August 7, 2015

Bad Romance: Terrible, Horrible, No Good Covers—and a Few Hopeful Trends

Let us discuss the terrible, horrible, no good state of romance cover design.

It's true that covers—especially in genres like romance, action, and mystery—are not primarily designed to illustrate the book or to be aesthetically interesting but to convey what kind of book they represent.  Shopping for genre novels is often a guessing game, especially when it comes to romance: The novels aren't widely reviewed in major media outlets, and personal taste plays a much larger role in a reader's enjoyment. So readers rely on clues like covers, descriptions, an author's reputation, and reader reviews—scanning for telltale phrases like "great story," "fast-moving," "in-depth characterization," "too much sex" (meaning for many of us "just the right amount"), and so on.

Covers are kind of the first winnowing tool in this process. First, it tells you the subgenre at a glance. Here we've got historical, contemporary, and cowboy subgenres:

Twilight and 50 Shades of Grey ushered in a wave of good design for contemporary romance, one that features meaning-laden objects rather than settings or people:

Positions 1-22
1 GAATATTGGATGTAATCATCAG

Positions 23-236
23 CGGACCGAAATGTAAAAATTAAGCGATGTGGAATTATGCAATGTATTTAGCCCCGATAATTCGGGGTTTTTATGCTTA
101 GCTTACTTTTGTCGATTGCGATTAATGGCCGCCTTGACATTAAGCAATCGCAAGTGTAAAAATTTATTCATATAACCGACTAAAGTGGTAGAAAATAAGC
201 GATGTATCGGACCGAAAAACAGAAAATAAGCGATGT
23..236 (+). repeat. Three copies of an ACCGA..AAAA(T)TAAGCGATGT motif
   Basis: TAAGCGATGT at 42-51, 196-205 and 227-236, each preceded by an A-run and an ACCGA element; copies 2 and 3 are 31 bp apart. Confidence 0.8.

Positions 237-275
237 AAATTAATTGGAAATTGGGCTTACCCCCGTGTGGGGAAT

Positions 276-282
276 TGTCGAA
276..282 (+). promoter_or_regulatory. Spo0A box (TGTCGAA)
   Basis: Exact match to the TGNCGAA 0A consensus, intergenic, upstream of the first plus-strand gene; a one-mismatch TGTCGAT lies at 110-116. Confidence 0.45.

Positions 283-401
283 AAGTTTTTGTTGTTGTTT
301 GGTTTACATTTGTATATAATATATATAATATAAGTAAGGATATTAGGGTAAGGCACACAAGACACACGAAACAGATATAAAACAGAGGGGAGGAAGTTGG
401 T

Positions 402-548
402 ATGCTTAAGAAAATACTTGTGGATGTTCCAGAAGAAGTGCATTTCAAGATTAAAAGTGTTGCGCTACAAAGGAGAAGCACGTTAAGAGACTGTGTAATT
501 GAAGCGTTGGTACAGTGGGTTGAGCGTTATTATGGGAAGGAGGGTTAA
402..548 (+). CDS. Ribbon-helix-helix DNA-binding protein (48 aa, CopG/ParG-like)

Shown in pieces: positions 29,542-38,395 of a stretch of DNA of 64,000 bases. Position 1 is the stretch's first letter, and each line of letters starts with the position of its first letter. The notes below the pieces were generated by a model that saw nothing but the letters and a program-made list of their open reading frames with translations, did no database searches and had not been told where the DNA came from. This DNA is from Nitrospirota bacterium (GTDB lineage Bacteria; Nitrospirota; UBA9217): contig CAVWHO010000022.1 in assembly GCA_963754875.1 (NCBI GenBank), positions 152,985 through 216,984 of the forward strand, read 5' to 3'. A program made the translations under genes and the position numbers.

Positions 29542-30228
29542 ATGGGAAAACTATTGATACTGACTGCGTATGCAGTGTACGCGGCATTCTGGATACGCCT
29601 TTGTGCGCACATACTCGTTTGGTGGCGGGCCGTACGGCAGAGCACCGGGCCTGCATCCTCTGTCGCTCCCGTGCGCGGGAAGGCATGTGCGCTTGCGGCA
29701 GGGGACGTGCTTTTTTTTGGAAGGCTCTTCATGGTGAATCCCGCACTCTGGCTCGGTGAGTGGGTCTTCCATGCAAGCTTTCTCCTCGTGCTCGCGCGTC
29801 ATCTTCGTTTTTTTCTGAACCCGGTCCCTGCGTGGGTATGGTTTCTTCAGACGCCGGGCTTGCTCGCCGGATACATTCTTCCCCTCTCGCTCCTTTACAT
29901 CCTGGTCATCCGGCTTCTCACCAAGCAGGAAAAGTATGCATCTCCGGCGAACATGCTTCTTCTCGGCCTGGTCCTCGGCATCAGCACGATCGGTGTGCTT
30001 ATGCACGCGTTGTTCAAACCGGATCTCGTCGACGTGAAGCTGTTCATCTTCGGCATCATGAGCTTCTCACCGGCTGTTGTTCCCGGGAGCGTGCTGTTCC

Contemporary romance novels have benefitted ever since, and Courtney Milan's Trade Me is clearly the best design of that first group—and pretty typical of contemporary covers.

Second, the cover gives you a clue as to quality. I'm much more likely to pick up this book:

than this one:

(Note to newbies: Outlined text on a cover is ALWAYS a bad sign.)

But Grace Burrowes's The Laird—which is quite a good book—still harkens back to the cheesy Fabio era of romance covers. And featuring faces on a cover is always a risk. This guy? Maybe:

These guys? Uh-uh. I don't care how good the reviews may be, these covers are flat-out boner killers:

Following the principle of "Do No Harm," I'd much rather have an old-fashioned scenic cover than any of the above since at least these covers are weak and unlikely to have any psychological impact on my reading. Laura Kinsale's Flowers from the Storm is a good example:

Still, I don't think you'd get from this cover what an incredibly good writer Laura Kinsale is—or that Flowers from the Storm is repeatedly voted one of the best romance novels of all time. Kinsale is an interesting case, actually. A super good historian as well as writer, her novels have been reprinted enough to go through several iterations of cover design. Here are two of her novels in their earliest form:

Flat-out awful (outlined type—blech). Then came these editions: